13 Summary & Comparison of Key Components of Program Models Methods & Approaches Baby TALK ISBE & CPS Center-Based Infant Toddler Care Curriculum must also support the social and emotional development of infants and toddlers by: o Encouraging the development of selfawareness, autonomy, and self-expression; and o Supporting the emerging communication skills of infants and toddlers by providing daily opportunities for each child to interact with others and to express himself or herself freely. Curriculum must also promote the physical development of infants and toddlers by supporting the development of physical skills, including both gross and fine motor skills. Healthy Families (HF) Nurse Family Partnership Parents As Teachers (PAT) Reflection and Supervision A full-time nursing supervisor supervises no more than eight NHV s Supervisory activities include 1:1 clinical supervision, case conferences, team meetings and field supervision. Program Monitoring and Use of Data NHV and Nursing Supervisors collect data and use NFP reports to guide practice, monitor implementation, inform clinical supervision, enhance quality and demonstrate fidelity. Agency Elements NFP implementing agency operated by an organization known for successful provision of prevention services to low-income families NFP implementing agency convenes long-term Community Advisory Board Adequate support and structure shall be in place to support NHV and nursing supervisors to implement the program and assure data is accurately entered into the data base in a timely manner. 9

14 Summary & Comparison of Key Components of Program Models Program Costs Baby TALK Costs per participant Basic Outreach model to identify at-risk families. Outreach/Screening to identify the most-at-risk in your community: Form collaborations with community agencies already serving your target population. Provide personal encounters with families at these community sites to provide support, education, assessment of needs and tracking of the family s assimilation into the community s system of support. Possible collaborations: pre-natal clinics hospitals WIC office county health department health clinics FTE.5 per collaboration (Depending on the size of your outreach area and the number of collaborations being formed.) Intensive Programming Possibilities 1.Provide wrap around services in collaboration with educational programs such as school age parents working on their high school diploma, parents working toward their GED or parents learning English as their second language. ISBE & CPS Center-Based Infant Toddler Care Cost per participant Approximately $9,000 per child in addition to Child Care Assistance funding. (ISBE Model) Approximately $8,000 per child in addition to Child Care Assistance funding. (CPS Model) Healthy Families (HF) Nurse Family Partnership Parents As Teachers (PAT) Cost per participant Approximately $3,600 to $4,600 per year (including matching funds from programs) Start-up costs Approximately 25% of a program's annual budget (about $50,000) The NFP program costs approximately $4500 per family per year to fund, and can range from $2,914 to $6,463 per family per year. The nurses salaries are the primary driver that affects variability of costs. Cost per participant Approximately$3,650 per year (weekly visits to one at-risk family, per year). Cost will vary depending on program design. An Excel budgeting tool is available at: training-gateway. Training costs $795 per parent educator, includes 5- day training fee and cost of curriculum access fee. $200 for supervisor 2-day training and curriculum access fee. 10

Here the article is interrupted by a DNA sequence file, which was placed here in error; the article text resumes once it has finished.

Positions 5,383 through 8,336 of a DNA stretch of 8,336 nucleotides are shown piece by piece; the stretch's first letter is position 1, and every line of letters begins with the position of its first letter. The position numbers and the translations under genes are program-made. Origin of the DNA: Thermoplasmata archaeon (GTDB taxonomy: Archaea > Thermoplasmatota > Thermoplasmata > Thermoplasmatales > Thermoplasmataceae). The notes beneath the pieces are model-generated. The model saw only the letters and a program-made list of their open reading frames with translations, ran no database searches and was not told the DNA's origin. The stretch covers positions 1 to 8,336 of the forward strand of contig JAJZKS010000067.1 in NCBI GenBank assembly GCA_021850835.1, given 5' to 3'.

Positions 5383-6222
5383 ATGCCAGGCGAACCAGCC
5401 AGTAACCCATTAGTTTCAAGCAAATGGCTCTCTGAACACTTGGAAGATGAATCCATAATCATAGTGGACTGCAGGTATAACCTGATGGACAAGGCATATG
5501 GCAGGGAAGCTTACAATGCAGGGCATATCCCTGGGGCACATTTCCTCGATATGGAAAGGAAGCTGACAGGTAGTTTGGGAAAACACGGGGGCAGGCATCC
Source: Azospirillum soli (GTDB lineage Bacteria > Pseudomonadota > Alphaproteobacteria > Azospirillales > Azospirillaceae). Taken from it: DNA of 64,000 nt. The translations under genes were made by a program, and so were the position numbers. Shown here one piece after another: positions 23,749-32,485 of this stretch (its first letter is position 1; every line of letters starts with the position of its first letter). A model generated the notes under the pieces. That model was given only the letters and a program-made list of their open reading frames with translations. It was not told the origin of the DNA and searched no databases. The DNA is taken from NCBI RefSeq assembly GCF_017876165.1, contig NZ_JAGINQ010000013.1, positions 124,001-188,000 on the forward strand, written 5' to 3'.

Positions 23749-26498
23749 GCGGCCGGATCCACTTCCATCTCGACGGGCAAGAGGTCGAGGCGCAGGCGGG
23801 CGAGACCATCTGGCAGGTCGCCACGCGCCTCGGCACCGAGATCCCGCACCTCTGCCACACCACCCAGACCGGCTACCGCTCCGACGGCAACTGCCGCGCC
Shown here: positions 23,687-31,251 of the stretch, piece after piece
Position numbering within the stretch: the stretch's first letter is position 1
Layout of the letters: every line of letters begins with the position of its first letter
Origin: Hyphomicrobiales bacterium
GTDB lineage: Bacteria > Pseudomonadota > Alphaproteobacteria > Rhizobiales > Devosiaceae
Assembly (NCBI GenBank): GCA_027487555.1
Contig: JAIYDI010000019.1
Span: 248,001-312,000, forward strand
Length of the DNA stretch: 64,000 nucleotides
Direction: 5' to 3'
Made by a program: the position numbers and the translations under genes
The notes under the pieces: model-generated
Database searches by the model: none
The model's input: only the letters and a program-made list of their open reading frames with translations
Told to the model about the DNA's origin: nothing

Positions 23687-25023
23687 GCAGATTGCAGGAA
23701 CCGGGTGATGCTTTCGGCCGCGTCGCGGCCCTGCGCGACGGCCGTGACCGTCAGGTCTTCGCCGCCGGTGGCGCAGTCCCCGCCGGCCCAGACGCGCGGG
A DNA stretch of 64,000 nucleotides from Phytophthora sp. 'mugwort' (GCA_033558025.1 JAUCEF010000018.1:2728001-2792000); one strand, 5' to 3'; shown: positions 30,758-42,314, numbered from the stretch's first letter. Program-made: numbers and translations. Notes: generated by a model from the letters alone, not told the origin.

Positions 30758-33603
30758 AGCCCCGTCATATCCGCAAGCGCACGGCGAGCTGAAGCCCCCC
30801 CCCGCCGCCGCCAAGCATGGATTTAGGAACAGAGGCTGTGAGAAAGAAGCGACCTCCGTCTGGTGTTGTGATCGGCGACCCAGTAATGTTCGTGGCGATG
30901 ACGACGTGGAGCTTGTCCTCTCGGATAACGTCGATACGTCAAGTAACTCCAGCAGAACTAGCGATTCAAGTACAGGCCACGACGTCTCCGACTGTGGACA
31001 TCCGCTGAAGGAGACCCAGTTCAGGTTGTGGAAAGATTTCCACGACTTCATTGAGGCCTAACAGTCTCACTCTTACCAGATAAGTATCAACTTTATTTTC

15 Summary & Comparison of Key Components of Program Models Program Costs Baby TALK This provides opportunities to build a system of support around the families which may include daily parenting class with families at their educational program, home visits, case management, child education classes and opportunities for group activities for all the families enrolled in the program. Baby TALK Professional: 1.0 FTE for families. Because of the daily contact with families in their educational programming, home visits may be less intensive and a provider s case load can be larger. Child Education Staff: Follow DCFS guidelines for the age of the children ISBE & CPS Center-Based Infant Toddler Care Healthy Families (HF) Nurse Family Partnership Parents As Teachers (PAT) 11

16 Framework for High Quality Services: Criteria for Implementation by Research-Based Program Model Sections Baby TALK Center Based Programs o Illinois State Board of Education (ISBE) o Chicago Public Schools (CPS) Healthy Families America for Illinois Programs Nurse Family Partnership Parents as Teachers 12

17 Full Profile of Program Model Crosswalk to Illinois Birth-3 s Contact Information: Deb Widenhofer Baby TALK Headquarters 500 East Lake Shore Drive Decatur, IL Phone: (217) or BT-READ Fax: (217)